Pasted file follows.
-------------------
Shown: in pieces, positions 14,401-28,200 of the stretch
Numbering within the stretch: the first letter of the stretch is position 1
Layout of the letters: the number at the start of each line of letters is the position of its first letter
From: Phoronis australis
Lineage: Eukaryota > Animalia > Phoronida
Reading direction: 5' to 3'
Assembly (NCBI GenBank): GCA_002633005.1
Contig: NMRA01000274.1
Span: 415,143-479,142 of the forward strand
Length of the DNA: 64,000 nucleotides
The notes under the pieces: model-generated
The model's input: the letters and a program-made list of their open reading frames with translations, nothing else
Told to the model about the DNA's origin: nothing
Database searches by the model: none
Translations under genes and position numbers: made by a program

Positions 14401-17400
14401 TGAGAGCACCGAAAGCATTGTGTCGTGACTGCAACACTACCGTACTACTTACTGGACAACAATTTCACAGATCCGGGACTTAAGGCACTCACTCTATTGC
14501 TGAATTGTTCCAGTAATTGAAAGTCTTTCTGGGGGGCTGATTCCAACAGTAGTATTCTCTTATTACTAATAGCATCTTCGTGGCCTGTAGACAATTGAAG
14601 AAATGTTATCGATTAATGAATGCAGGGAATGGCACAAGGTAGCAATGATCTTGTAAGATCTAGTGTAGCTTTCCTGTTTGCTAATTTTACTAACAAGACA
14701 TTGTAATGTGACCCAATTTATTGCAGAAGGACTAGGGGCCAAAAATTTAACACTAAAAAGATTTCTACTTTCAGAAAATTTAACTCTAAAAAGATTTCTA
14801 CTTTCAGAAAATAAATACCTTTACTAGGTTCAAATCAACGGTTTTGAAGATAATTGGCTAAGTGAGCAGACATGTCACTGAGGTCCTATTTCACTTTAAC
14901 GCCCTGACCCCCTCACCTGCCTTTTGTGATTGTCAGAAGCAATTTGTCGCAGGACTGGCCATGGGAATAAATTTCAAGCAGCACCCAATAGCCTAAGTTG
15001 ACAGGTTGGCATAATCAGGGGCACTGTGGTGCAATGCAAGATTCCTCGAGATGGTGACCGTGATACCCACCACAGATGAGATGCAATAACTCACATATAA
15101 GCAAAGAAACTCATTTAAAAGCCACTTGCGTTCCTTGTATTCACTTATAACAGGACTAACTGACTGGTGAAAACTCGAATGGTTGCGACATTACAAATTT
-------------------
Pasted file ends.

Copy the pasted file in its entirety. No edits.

Shown: in pieces, positions 14,401-28,200 of the stretch
Numbering within the stretch: the first letter of the stretch is position 1
Layout of the letters: the number at the start of each line of letters is the position of its first letter
From: Phoronis australis
Lineage: Eukaryota > Animalia > Phoronida
Reading direction: 5' to 3'
Assembly (NCBI GenBank): GCA_002633005.1
Contig: NMRA01000274.1
Span: 415,143-479,142 of the forward strand
Length of the DNA: 64,000 nucleotides
The notes under the pieces: model-generated
The model's input: the letters and a program-made list of their open reading frames with translations, nothing else
Told to the model about the DNA's origin: nothing
Database searches by the model: none
Translations under genes and position numbers: made by a program

Positions 14401-17400
14401 TGAGAGCACCGAAAGCATTGTGTCGTGACTGCAACACTACCGTACTACTTACTGGACAACAATTTCACAGATCCGGGACTTAAGGCACTCACTCTATTGC
14501 TGAATTGTTCCAGTAATTGAAAGTCTTTCTGGGGGGCTGATTCCAACAGTAGTATTCTCTTATTACTAATAGCATCTTCGTGGCCTGTAGACAATTGAAG
14601 AAATGTTATCGATTAATGAATGCAGGGAATGGCACAAGGTAGCAATGATCTTGTAAGATCTAGTGTAGCTTTCCTGTTTGCTAATTTTACTAACAAGACA
14701 TTGTAATGTGACCCAATTTATTGCAGAAGGACTAGGGGCCAAAAATTTAACACTAAAAAGATTTCTACTTTCAGAAAATTTAACTCTAAAAAGATTTCTA
14801 CTTTCAGAAAATAAATACCTTTACTAGGTTCAAATCAACGGTTTTGAAGATAATTGGCTAAGTGAGCAGACATGTCACTGAGGTCCTATTTCACTTTAAC
14901 GCCCTGACCCCCTCACCTGCCTTTTGTGATTGTCAGAAGCAATTTGTCGCAGGACTGGCCATGGGAATAAATTTCAAGCAGCACCCAATAGCCTAAGTTG
15001 ACAGGTTGGCATAATCAGGGGCACTGTGGTGCAATGCAAGATTCCTCGAGATGGTGACCGTGATACCCACCACAGATGAGATGCAATAACTCACATATAA
15101 GCAAAGAAACTCATTTAAAAGCCACTTGCGTTCCTTGTATTCACTTATAACAGGACTAACTGACTGGTGAAAACTCGAATGGTTGCGACATTACAAATTT